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Once a place to rest along the pilgrims’ route of Santiago de Compostela, Château des Jacques was purchased by Maison Louis Jadot in 1996. Although the domain has, historically, always had close ties to Burgundy, the links between Beaujolais and the wider Burgundian region have not always been all that well defined. This is a reminder that, due to its size – 18,000 hectares in total – Beaujolais has its own distinctive identity.

One thing that makes Beaujolais totally unique is its soils, based mainly on pink granite, a crystalline bedrock that was formed 350 million years ago. Beaujolais also derives its uniqueness from its grape, Gamay Noir. Gamay is the only plant that thrives on these infertile soils, and the wines it creates have always been numbered among the great red wines of Burgundy.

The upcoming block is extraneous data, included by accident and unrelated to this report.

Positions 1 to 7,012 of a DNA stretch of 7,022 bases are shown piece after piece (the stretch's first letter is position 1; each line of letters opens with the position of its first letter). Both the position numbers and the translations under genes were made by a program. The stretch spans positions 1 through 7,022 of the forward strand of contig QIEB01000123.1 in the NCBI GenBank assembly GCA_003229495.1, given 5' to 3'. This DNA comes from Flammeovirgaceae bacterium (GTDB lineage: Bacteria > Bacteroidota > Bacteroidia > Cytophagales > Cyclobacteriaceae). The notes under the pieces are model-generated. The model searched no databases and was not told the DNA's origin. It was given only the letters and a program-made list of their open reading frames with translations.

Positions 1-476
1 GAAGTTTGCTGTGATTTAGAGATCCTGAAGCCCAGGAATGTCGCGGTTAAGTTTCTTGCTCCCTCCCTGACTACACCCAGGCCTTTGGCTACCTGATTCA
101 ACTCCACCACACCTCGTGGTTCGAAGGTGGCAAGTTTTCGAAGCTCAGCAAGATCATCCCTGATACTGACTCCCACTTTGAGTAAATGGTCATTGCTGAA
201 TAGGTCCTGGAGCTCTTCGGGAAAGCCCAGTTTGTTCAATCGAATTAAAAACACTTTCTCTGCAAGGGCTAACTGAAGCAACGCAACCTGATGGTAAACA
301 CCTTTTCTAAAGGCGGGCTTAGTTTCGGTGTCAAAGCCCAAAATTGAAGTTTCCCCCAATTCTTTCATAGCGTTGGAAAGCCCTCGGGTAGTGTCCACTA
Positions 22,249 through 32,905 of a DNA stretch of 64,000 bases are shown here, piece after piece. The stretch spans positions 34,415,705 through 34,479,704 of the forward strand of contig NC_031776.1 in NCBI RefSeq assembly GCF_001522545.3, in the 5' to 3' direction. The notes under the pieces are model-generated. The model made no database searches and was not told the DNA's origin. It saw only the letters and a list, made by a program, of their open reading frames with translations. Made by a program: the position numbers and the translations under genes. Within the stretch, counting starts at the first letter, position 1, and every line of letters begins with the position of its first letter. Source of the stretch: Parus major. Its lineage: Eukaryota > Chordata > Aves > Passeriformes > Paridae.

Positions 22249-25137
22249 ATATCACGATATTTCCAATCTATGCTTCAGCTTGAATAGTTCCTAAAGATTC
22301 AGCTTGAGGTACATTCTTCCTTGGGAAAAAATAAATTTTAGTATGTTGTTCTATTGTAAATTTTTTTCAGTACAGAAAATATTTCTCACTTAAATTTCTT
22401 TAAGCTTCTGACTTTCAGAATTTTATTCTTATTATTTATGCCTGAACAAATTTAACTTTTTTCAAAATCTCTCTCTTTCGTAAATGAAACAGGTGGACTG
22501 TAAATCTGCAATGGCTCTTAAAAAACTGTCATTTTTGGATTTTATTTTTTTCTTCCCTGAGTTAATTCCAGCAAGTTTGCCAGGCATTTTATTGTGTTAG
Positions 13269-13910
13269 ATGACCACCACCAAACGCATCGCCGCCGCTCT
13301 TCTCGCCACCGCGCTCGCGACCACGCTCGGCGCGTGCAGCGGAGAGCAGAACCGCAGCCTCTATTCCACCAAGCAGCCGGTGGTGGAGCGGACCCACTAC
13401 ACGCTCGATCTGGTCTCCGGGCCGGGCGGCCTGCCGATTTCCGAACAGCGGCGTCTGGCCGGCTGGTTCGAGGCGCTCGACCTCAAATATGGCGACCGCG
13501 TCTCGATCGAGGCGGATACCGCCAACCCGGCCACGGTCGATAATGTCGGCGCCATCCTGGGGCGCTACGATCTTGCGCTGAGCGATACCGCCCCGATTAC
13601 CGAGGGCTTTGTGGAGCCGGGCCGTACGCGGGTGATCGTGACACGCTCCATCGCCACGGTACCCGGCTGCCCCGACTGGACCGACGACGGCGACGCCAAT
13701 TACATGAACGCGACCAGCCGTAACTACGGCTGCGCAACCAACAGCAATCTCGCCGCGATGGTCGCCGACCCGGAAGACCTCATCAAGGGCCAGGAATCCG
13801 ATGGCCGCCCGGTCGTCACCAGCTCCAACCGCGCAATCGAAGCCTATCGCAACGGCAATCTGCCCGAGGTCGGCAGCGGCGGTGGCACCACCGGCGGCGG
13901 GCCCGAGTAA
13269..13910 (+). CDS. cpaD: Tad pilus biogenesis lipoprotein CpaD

“These are serious, age-worthy examples of Beaujolais, and while their stylistic nod to the Côte d’Or continues to make them stand out… Readers wondering about the aging potential of these wines should know that, from my cellar in Burgundy, I have recently consumed bottles of the 1961 and 1969 vintage that were still full of life.” – William Kelley for Robert Parker’s Wine Advocate


Visit Château des Jacques’ website here